During the last 30 years, epidemiologists have made remarkable progress in identifying important factors that are associated with the incidence of chronic diseases. Nowhere has this been more successful than in the area of coronary heart disease.
Beginning with Professor Keys' study of Minnesota businessmen and the Framingham (Mass) Heart Study, innumerable reports have appeared that have documented a wide variety of personal characteristics strongly associated with heart attacks. These characteristics include high blood pressure, elevated blood cholesterol levels, cigarette smoking, and glucose intolerance. The available data for other characteristics are more controversial; these include overweight and obesity, physical activity, and specific components of diet. Most studies have been concerned with single population groups, and most of the reports have covered only one or two endpoints, usually coronary heart disease or myocardial infarction. However, a few studies have wisely examined several diverse population groups and have included the observation of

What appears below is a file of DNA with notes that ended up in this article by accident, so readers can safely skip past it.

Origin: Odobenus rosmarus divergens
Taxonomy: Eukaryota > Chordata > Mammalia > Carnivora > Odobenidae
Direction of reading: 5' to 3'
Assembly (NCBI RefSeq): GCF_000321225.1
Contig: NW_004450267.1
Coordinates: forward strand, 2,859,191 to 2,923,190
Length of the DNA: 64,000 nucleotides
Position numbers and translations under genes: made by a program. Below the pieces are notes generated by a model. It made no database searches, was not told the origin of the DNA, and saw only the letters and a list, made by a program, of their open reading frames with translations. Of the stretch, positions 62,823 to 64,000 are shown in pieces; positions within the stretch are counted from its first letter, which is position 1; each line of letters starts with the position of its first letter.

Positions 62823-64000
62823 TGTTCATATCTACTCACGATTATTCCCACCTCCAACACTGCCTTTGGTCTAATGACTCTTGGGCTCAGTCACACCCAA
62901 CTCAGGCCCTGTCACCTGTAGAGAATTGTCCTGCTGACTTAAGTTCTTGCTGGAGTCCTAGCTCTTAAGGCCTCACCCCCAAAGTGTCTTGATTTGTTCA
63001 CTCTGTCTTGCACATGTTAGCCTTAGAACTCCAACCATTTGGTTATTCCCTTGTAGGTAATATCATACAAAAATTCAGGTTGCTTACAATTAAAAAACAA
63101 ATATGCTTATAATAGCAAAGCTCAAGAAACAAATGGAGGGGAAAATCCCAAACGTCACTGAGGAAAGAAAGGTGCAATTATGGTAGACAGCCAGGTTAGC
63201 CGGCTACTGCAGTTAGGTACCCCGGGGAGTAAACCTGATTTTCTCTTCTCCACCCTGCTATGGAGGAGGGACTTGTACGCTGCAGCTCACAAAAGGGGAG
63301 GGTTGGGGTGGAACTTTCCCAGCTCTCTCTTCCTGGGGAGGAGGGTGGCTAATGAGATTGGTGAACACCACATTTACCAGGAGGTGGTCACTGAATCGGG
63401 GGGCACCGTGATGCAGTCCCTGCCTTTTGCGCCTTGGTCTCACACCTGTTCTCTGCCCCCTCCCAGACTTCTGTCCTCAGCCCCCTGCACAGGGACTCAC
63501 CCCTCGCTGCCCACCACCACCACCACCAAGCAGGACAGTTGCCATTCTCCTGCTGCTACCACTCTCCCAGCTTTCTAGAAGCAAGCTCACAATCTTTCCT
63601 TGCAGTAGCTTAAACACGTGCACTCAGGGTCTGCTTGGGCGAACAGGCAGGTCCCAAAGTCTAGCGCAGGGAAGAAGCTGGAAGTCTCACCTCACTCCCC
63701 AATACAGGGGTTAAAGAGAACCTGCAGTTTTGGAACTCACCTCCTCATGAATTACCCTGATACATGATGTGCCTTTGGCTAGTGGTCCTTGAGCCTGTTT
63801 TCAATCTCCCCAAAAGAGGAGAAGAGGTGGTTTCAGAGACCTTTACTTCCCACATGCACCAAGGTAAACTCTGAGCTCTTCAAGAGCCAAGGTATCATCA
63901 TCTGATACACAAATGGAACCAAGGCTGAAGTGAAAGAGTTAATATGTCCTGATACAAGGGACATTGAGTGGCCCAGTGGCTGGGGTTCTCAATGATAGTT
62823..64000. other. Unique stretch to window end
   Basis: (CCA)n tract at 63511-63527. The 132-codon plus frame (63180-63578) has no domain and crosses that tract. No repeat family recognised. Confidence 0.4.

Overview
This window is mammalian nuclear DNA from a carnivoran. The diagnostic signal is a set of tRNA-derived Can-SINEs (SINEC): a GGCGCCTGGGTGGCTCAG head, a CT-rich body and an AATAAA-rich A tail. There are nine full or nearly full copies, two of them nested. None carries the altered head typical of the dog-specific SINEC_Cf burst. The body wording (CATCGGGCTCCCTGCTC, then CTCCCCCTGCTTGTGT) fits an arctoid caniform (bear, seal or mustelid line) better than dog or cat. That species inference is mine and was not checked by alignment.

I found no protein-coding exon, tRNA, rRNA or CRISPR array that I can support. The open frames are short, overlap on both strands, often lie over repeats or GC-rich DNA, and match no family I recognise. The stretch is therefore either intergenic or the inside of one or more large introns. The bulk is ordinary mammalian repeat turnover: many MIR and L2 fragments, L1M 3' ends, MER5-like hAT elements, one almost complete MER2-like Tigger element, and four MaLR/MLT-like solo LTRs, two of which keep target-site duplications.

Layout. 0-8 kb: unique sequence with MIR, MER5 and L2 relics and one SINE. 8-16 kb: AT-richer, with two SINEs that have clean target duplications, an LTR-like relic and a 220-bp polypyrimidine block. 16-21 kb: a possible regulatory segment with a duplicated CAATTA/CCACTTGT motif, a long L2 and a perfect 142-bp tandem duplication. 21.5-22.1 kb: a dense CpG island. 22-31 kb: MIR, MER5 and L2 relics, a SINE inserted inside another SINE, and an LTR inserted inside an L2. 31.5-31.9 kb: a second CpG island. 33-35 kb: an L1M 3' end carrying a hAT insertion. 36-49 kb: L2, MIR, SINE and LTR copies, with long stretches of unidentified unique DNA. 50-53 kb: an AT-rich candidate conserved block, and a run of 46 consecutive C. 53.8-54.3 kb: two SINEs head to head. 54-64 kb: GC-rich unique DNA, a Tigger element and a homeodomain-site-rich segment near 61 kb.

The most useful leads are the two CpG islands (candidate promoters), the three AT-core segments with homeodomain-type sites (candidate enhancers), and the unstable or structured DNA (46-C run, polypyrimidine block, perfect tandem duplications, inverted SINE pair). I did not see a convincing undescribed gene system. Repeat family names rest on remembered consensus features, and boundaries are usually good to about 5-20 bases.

Feinleib M. Seven Countries: A Multivariate Analysis of Death and Coronary Heart Disease. JAMA. 1981;245(5):511–512. doi:10.1001/jama.1981.03310300063026
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